Prototype: Class V 140 001 diesel hydraulic locomotive, blue basic paint scheme. German National Museum, Munich, Germany, museum version on loan to and installed in the roundhouse at Locomotive World, Freilassing, Germany. Lettered V 140 001 of the former German State Railroad (DR), Era II/VI.
The locomotive has an mfx digital decoder and extensive light and sound functions. It also has controlled high-efficiency propulsion with a flywheel. 3 axles powered through side rods. Traction tires. Triple headlights and dual red marker lights change over with the direction of travel, will work in conventional operation, and can be controlled digitally. The headlights at Locomotive End 2 and 1 can be turned off separately in digital operation. The locomotive has the double "A" light function. The cab lighting can be turned off separately in digital operation. Maintenance-free, warm white and red LEDs are used for the lighting. Length over the buffers 16.5 cm / 6-1/2".
- Glossy paint scheme.
- First time to include a "World of Operation" mfx decoder and extensive light and sound functions.
- Era II
- Era VI
- DCC decoder
- Digital decoder with up to 32 digitally controlled functions. The quantity depends on the controller being used.
- Sound effects circuit
- Triple headlights and two red marker lights that change over with the direction of travel.
- Metal locomotive frame and body
- With NEM coupler pocket and mechanism for close couplers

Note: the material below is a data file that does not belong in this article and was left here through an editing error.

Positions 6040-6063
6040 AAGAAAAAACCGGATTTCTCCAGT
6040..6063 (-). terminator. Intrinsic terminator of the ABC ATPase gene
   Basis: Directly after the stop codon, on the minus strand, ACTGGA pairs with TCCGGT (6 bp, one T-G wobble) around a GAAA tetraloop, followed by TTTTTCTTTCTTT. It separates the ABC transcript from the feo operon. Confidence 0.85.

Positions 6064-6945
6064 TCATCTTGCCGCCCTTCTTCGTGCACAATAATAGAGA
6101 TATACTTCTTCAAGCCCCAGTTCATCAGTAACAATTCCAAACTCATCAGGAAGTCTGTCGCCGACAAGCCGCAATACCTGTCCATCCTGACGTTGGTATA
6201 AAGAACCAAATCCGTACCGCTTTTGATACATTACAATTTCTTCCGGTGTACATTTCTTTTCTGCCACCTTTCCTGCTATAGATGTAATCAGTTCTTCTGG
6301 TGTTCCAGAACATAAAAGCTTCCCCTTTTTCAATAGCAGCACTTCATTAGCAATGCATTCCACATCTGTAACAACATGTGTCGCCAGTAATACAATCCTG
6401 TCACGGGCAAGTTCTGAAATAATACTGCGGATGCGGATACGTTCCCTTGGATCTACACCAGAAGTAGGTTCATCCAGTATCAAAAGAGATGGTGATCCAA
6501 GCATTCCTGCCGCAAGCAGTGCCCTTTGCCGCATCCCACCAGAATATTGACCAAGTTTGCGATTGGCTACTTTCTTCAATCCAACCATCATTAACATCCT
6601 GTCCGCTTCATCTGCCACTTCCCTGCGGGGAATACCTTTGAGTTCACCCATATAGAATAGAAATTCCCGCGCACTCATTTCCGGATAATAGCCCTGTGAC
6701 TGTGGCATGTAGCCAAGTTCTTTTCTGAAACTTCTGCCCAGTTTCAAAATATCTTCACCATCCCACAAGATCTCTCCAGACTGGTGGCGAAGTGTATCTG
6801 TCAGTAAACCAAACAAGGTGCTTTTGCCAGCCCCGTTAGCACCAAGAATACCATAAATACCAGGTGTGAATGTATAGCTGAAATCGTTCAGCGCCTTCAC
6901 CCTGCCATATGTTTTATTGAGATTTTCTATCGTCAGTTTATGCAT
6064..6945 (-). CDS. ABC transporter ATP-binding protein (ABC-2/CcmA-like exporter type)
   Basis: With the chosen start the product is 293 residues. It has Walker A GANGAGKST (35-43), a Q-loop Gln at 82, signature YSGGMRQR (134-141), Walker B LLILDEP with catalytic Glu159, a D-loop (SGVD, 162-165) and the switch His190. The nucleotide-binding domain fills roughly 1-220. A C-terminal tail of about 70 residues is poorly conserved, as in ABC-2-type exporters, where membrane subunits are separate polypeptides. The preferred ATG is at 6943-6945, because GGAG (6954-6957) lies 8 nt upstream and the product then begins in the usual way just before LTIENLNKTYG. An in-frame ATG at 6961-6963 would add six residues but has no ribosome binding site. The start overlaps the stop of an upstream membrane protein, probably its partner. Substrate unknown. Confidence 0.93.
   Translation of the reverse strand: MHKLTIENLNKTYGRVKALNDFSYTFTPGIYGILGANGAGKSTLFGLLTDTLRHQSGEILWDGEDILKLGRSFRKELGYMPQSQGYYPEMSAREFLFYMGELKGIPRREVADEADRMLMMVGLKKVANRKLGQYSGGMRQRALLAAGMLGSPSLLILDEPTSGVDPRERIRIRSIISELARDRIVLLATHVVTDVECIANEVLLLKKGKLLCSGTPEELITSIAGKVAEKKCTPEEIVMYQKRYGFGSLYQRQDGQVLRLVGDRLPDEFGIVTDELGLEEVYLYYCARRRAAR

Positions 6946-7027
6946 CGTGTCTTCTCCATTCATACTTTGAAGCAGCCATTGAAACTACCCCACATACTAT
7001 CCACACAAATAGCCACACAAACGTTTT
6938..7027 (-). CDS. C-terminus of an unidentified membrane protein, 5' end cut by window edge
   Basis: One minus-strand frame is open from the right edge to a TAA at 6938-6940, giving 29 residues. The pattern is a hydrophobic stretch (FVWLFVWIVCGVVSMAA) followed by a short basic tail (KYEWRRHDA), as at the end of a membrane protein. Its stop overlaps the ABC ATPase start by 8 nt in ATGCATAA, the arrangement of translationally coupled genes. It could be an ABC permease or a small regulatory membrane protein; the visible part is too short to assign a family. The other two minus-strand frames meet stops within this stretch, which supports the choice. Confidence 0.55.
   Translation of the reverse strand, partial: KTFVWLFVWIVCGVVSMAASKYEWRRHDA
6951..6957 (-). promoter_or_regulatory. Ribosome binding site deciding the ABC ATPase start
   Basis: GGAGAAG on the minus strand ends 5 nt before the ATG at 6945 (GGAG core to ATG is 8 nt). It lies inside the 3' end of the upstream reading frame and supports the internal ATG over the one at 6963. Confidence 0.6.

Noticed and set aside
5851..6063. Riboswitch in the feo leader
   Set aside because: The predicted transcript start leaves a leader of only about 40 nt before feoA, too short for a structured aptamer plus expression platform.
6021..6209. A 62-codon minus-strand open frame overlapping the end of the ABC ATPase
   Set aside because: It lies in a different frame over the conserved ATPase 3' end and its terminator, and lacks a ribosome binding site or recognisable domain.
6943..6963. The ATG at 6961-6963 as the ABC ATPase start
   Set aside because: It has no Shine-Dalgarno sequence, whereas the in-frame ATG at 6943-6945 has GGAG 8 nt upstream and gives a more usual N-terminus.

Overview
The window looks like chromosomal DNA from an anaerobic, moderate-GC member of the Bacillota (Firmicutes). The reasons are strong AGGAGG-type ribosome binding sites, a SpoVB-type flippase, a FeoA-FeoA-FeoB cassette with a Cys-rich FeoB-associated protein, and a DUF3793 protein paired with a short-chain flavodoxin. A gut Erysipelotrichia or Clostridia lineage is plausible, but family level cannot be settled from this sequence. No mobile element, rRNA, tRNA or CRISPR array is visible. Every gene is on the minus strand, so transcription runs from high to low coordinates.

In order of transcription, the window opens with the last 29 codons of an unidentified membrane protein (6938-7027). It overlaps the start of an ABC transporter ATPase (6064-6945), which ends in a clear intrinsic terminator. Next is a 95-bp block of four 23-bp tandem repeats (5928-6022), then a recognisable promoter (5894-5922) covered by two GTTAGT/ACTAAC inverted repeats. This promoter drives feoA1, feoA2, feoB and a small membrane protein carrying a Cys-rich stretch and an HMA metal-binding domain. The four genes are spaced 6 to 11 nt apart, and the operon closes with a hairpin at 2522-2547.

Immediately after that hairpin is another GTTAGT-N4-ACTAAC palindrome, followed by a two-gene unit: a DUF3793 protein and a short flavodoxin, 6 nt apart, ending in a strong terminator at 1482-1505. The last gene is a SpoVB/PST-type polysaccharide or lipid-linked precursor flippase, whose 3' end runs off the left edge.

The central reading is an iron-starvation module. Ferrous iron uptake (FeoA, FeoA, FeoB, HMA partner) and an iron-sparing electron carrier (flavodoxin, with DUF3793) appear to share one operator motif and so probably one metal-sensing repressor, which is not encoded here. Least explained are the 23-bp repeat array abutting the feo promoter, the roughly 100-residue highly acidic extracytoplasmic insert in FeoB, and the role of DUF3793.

22404 - Diesel Locomotive V 140 001 At the start of the Thirties, hydraulic transmissions had proven successful on small locomotives and powered rail cars. The Voith-Föttinger hydraulic transmission had matured significantly since then and offered several advantages, and large diesel motors had achieved a satisfactory level of development. At the end of 1934, the German State Railroad therefore decided on the construction of the first large diesel locomotive in the world powered hydraulically, under the leadership of Krauss-Maffei. The entire project had a small snag however, because the locomotive was supposed to be completed by the beginning of the exhibition "100 Years of German Railroading" in mid-July of 1935. There were thus only eight months of construction time available. Despite many problems, an exemplary contribution by all parties involved resulted in successful delivery on time of the diesel locomotive initially designated V 16 101 and running under its own power to the Nürnberg exhibition. After that, there were various tests scheduled and in test runs, the locomotive left the performance of steam locomotives such as the Prussian P 8 somewhat in the dust. Final acceptance by the DRG took place in 1936. Then, this unit ran in the Munich area and was reclassed according to its design as V 140 001. After a successful probation period, the German State Railroad proudly presented it in 1937 at the Paris World Exhibition. It was awarded a "Grand Prix" there as an excellent engineering achievement of its time. World War II interrupted further development of powerful diesel locomotives and put road number V 140 001 into storage. Yet after the end of the war, the great interest on the part of the occupation forces in technical innovations in Germany caused a resurrection of the locomotive that had suffered damage in the war. Krauss-Maffei took on the overhaul and added small improvements. At the end of 1947 / beginning of 1948 new test runs took place. After that V 140 001 was now in a wine red paint scheme and was stationed at Frankfurt-Griesheim available for scheduled use. Up to its final storage in December of 1952, it recorded at least about 130,000 kilometers / 81,250 miles in express, fast train, and passenger train service to Nürnberg, Heidelberg, and Fulda. A main inspection, its lone wolf status, increasing difficulty in procuring spare parts, and delivery of new diesel locomotives led to the retirement on October 13, 1953 of the ancestor of all hydraulic diesel locomotives. As a pioneering design and pointing the way for the construction of large locomotives, it did not end up on the scrap heap, but was preserved and has been available for admiring since 2006 at the branch of the German National Museum in Munich at the roundhouse for "Lokwelt Freilassing" / "Freilassing Locomotive World".